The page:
Figure 2.
Figure 2.
Comparison of sodium and potassium balance, as well as renin and aldosterone activity, between populations from industrialized societies with high dietary sodium intake vs the Yanomami tribe with low dietary sodium intake. (a) Twenty-four–hour urinary sodium excretion. (b) Twenty-four–hour urinary potassium excretion. (c) Plasma renin activity. (d) Twenty-four–hour urinary aldosterone excretion. (e) Systolic blood pressure. The yellow bars represent data from the Yanomami in the Amazon of Brazil and Venezuela [data extracted from Oliver et al. (40)]. The purple bars represent participants from studies in the United States and Europe that evaluated population level electrolyte balance and renin–angiotensin–aldosterone system parameters [data extracted from Brown et al. (41), Sun et al. (43), and Jin et al. (44)]. [© 2018 Illustration ENDOCRINE SOCIETY]
Figure 3.
Figure 3.
Pathophysiologic renin-independent aldosteronism in primary aldosteronism. The primary problem is that one or both adrenal glands contain foci of autonomous aldosterone secretion. There is increased stimulation of the MR in principal cells, despite the fact that circulating volume is expanded and renin and angiotensin II are suppressed. This results in increased and inappropriate sodium reabsorption as well as a vicious cycle of further volume expansion and greater distal delivery of sodium. Because potassium and hydrogen ion excretion are paired with sodium reabsorption in the principal cell, these processes are also increased. The net effect is volume expansion, increases in blood pressure, hypokalemia, and metabolic alkalosis. AngII, angiotensin II. [© 2018 Illustration ENDOCRINE SOCIETY]
Figure 4.
Figure 4.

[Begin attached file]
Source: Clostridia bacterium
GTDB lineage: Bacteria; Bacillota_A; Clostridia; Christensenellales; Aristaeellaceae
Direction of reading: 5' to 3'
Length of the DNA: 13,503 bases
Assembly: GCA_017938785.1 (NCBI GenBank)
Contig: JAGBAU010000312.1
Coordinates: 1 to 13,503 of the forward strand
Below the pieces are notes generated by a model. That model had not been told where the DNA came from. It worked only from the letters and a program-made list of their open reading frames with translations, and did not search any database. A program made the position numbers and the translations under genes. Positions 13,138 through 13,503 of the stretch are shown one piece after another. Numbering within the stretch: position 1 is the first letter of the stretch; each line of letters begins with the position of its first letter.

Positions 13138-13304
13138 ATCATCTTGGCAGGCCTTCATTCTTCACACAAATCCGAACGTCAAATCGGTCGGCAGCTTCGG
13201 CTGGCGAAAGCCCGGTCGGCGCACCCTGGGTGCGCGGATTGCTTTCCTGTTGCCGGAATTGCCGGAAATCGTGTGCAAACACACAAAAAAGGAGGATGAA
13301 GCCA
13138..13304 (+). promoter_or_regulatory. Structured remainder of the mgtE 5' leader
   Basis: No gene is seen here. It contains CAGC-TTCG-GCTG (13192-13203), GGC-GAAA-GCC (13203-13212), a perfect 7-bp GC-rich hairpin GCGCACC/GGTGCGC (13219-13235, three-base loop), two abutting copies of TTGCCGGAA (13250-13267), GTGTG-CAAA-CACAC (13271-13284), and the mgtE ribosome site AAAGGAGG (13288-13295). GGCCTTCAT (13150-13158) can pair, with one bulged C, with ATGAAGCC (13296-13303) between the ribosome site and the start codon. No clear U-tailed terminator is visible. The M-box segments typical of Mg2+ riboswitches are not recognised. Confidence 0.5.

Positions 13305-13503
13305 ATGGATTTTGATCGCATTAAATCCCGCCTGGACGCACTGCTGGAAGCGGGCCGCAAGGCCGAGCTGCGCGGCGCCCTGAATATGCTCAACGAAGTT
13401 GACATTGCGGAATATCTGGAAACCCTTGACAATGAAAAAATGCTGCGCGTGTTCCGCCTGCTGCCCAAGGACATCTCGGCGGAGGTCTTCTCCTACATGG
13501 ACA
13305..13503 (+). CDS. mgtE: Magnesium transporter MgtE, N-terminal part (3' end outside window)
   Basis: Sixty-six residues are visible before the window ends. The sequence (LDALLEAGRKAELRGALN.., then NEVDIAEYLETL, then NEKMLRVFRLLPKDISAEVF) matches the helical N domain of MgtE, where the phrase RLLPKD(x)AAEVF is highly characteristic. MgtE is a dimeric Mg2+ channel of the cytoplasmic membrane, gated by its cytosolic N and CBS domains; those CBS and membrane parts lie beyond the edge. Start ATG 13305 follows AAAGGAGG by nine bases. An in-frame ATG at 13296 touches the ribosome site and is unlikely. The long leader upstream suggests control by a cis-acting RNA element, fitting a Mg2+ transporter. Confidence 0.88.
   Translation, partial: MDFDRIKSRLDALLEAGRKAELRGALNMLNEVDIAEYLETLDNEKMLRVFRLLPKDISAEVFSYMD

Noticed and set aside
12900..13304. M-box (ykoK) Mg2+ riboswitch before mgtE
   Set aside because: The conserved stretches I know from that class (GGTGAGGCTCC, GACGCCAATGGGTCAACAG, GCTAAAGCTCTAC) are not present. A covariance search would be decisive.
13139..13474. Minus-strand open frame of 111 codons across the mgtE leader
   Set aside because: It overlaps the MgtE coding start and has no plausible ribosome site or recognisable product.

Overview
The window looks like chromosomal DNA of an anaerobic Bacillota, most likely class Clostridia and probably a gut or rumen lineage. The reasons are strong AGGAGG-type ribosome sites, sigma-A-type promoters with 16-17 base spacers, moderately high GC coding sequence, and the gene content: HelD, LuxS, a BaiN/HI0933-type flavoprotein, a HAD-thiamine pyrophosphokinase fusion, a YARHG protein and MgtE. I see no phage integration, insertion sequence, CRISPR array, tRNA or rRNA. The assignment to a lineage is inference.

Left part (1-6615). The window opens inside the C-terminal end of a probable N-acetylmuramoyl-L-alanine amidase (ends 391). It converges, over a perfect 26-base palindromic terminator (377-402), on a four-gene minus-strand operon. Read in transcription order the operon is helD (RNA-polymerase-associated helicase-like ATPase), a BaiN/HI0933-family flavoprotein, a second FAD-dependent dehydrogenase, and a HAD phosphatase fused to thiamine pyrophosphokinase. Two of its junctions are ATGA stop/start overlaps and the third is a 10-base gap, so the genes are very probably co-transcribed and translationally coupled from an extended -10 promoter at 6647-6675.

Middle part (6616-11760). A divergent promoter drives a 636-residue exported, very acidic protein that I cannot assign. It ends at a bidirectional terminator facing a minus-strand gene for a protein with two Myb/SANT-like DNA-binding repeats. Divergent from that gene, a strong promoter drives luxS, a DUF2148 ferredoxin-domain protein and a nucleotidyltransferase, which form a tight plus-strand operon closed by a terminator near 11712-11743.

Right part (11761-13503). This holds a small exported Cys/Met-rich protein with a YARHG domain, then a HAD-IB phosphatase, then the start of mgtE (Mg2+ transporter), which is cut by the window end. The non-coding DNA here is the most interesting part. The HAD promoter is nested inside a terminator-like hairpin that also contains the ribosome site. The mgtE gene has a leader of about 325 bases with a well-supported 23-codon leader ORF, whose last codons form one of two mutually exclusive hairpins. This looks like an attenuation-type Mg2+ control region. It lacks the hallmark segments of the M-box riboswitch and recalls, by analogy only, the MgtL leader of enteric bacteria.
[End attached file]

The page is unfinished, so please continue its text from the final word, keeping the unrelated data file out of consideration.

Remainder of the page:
The severity spectrum of primary aldosteronism. (A) Overt primary aldosteronism. The Endocrine Society clinical practice guidelines recommend screening for primary aldosteronism using the aldosterone-to-renin ratio in severe or resistant hypertension. This practice of screening for a high aldosterone-to-renin ratio (>20 to 30 ng/dL per ng/dL per hour in conventional units or >750 to 830 pmol/L per μg/L per hour in SI units) is highly sensitive for detecting patients with severe hypertensive primary aldosteronism, that is, those with an obvious clinical syndrome of excessive MR activation (hypertension and/or hypokalemia) who are confirmed to have biochemically overt primary aldosteronism and likely to have an APA or bilateral adrenal hyperplasia as the cause of their disease. These cases of overt primary aldosteronism have the highest risk for incident cardiovascular disease. (B) Unrecognized, yet biochemically overt primary aldosteronism. Using confirmatory testing thresholds recommended by the Endocrine Society (see Table 3), human studies have demonstrated that a substantial portion of normotensive and mild-to-moderate hypertensive persons, populations for whom primary aldosteronism screening is not routinely recommended, have unrecognized, yet biochemically overt primary aldosteronism. (C) Subclinical or nonclassical primary aldosteronism. Even below the Endocrine Society recommended thresholds of what is currently considered biochemical confirmation of primary aldosteronism, a continuum of renin-independent aldosterone secretion can be detected among healthy normotensive and moderately hypertensive persons, in whom no obvious clinical syndrome of MR overactivation is apparent. These persons have subtle biochemical evidence of renin-independent aldosteronism (renin suppression with inappropriately “normal” or high aldosterone levels) and higher risk for developing hypertension. This phenotype may best be described as subclinical or nonclassical primary aldosteronism (41). The hypothesized pathologic corollaries remain theoretical and are discussed in “What Causes Primary Aldosteronism?” One theory suggests that the newly described finding of APCCs may represent an aldosterone-secretory abnormality wherein a subset may then acquire neoplastic alterations to transform into APAs or bilateral adrenal hyperplasia. An alternative theory suggests that nonfunctional adrenocortical neoplasia may acquire secretory somatic alterations to become APAs or bilateral adrenal hyperplasia. A combination of both or neither theories may also be possible. BAH, bilateral adrenal hyperplasia; PA, primary aldosteronism. Adapted with permission from Brown JM, Robinson-Cohen C, Luque-Fernandez,MA, et al. The spectrum of subclinical primary aldosteronism and incident hypertension: A cohort study. Ann Intern Med. 2017;167(9):630–641. http://annals.org/aim/article-abstract/2657166/spectrum-subclinical-primary-aldosteronism-incident-hypertension-cohort-study ©American College of Physicians. [© 2018 Illustration Presentation ENDOCRINE SOCIETY]